So, should you buy that course?

Spring in Illinois is quite lovely. On weekends, my husband and I like to find local paths and trails and meander in the woods.

Trail in a local forest in Illinois

My brain gets creative during these walks. We often end up talking about the business, which is actually quite motivating and helps us put things in perspective.

During one of these walks, I was struck by an insight about buying (and selling) Internet courses.

A course is really a map.

It’s a navigational tool devised by someone who’s found a new path in the landscape of our business environment.

That’s why it’s called a “course.” As in “Set course for the Mutara Nebula, full impulse power.”

You don’t have to have a map

You can make your way in the forest of web publishing without a map. Many people have. In fact, the trailblazers who wander about often find hidden treasures that no one else has spotted before.

But going without a map is riskier.

It means you’re either walking a well-trodden path (more competition) or trying to find your way in the bush yourself. Which is fine, of course, and to some extent even recommended. But it’s slower. Or you may need to invest more to move faster. And, of course, there’s a higher chance of getting lost.

This is where a good course comes in.

You’re paying for a trailblazer’s precise notes on how they found their treasure. And we all know what a good treasure map is worth (well, at least those who watched Indiana Jones movies do.)

Again, you can try finding your way without the map. Sometimes, just knowing there’s a treasure can motivate you to take that first step and get there. On the way, you may meet some nice folks on forums and other avenues who can point you in the right direction.

Ask enough people and spend enough time whacking at bushes and carving your own path, and there’s an excellent chance you’ll get there. You may even create your own trail to the treasure – that’s a sweet feeling!

So, no, I don’t think you have to buy that course (whatever course—we’re talking about the principle here). It’s a tool. It costs money, but it is intended to save you time and effort in reaching your goals.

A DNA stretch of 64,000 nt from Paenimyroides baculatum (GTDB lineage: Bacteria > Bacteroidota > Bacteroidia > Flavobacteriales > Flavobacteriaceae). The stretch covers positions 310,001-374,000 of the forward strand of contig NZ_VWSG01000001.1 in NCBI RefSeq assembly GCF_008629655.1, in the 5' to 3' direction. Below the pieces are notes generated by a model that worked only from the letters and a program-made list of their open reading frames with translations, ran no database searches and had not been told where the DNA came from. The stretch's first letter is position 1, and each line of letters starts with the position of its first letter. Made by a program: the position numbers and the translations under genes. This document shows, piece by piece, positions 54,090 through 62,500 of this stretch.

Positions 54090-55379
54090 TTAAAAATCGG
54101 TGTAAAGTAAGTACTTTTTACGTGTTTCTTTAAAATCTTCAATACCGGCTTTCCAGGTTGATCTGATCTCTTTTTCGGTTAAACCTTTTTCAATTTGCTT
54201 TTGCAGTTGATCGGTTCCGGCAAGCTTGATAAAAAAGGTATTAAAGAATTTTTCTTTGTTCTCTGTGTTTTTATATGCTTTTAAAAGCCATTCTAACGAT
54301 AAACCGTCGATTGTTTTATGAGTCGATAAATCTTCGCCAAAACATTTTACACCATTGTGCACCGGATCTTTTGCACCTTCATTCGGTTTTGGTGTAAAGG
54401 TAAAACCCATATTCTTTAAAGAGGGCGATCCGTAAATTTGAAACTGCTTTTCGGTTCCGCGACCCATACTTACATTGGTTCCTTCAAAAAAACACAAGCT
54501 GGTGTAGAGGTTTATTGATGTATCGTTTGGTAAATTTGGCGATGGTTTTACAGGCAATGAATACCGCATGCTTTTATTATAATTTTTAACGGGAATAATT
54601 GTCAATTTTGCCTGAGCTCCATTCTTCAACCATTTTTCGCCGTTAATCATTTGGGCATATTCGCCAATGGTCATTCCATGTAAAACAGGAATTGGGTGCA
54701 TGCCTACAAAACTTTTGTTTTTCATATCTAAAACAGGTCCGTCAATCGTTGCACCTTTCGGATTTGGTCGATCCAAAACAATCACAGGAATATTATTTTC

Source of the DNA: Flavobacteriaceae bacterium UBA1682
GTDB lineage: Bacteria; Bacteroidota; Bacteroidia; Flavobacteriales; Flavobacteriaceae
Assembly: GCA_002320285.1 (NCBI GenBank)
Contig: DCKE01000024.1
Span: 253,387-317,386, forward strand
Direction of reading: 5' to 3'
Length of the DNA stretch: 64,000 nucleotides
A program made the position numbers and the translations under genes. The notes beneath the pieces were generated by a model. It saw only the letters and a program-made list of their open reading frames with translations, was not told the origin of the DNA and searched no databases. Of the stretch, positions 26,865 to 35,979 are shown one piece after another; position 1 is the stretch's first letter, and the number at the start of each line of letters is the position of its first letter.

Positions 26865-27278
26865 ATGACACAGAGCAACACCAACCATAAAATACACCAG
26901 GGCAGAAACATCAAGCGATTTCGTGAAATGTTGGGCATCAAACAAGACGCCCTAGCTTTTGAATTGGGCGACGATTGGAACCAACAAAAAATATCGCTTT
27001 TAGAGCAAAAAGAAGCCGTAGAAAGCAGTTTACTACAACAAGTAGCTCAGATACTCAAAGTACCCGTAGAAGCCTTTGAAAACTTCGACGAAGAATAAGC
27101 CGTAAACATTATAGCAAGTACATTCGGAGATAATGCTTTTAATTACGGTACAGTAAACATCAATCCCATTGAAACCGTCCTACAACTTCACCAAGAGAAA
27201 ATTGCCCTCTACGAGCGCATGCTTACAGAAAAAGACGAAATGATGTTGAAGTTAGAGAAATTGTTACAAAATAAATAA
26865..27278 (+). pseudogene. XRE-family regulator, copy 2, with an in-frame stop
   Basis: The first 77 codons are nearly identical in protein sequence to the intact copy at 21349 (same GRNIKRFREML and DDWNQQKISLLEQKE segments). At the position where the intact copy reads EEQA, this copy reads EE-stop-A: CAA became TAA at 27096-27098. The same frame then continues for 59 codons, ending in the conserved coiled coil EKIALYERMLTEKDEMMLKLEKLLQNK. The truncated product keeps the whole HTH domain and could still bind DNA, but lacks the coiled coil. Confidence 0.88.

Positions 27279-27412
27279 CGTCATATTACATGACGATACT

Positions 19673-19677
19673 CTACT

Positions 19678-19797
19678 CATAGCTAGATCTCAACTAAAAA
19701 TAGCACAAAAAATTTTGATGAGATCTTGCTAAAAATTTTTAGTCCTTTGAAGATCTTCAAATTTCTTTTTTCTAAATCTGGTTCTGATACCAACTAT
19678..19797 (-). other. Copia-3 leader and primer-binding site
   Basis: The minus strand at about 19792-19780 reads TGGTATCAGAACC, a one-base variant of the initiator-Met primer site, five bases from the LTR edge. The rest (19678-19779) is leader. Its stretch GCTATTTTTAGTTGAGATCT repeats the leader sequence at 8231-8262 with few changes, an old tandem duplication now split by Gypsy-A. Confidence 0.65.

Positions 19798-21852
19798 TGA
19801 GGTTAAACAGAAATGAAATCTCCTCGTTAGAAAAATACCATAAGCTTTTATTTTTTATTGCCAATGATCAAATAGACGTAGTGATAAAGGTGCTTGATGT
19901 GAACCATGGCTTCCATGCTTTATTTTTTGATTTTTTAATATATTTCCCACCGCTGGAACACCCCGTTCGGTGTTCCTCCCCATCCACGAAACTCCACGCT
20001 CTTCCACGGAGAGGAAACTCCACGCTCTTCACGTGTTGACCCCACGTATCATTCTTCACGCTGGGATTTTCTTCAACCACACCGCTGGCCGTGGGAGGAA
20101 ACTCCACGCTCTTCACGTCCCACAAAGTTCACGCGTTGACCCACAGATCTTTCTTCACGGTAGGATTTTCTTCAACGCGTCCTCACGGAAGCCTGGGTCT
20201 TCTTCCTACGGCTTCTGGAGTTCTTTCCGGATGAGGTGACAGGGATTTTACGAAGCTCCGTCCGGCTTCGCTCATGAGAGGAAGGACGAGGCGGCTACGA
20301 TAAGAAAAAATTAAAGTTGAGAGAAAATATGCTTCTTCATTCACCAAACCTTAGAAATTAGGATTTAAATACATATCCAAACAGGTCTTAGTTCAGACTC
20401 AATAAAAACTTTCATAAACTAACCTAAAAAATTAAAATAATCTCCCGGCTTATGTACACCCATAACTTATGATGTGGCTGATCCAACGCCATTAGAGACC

What a course won’t do for you

A course can show you a way. Not necessarily the way, but a way. It’s a way that worked for the person who created the course. I hope you’re not sick of the metaphor by now, but this is important: It worked for that person in their neck of the woods. That could be their niche, audience etc.

A good course typically includes a very detailed map. A blueprint you can follow to try and achieve the same results.

But a course can only chart the steps.

You are still responsible for the actual walking.

In most cases, you would also need to buy some hiking gear. That’s on you, too.

Also, you should still use your head and look around. Adjustments may be needed for the exact location and timeframe of your walk.

Courses are rarely evergreen

The map worked well for the course creator at a certain time.

Changes in the environment happen all the time.

Markets – just like forests – are everchanging.

That’s why course maps can get old and become irrelevant. Sometimes, the changes are minor enough to require only some tweaking.

That’s why it’s important to buy the map from someone who keeps walking the same trail themselves. That person is an expert in the terrain and will adjust their course material so that the students can learn of a new change in route and maybe even shortcuts.

And sometimes earthquakes happen.

They can change the landscape to such an extent that a new route would need to be carved from scratch—if that’s even possible. For all we know, the treasure may be buried so deep that no one can reach it ever again.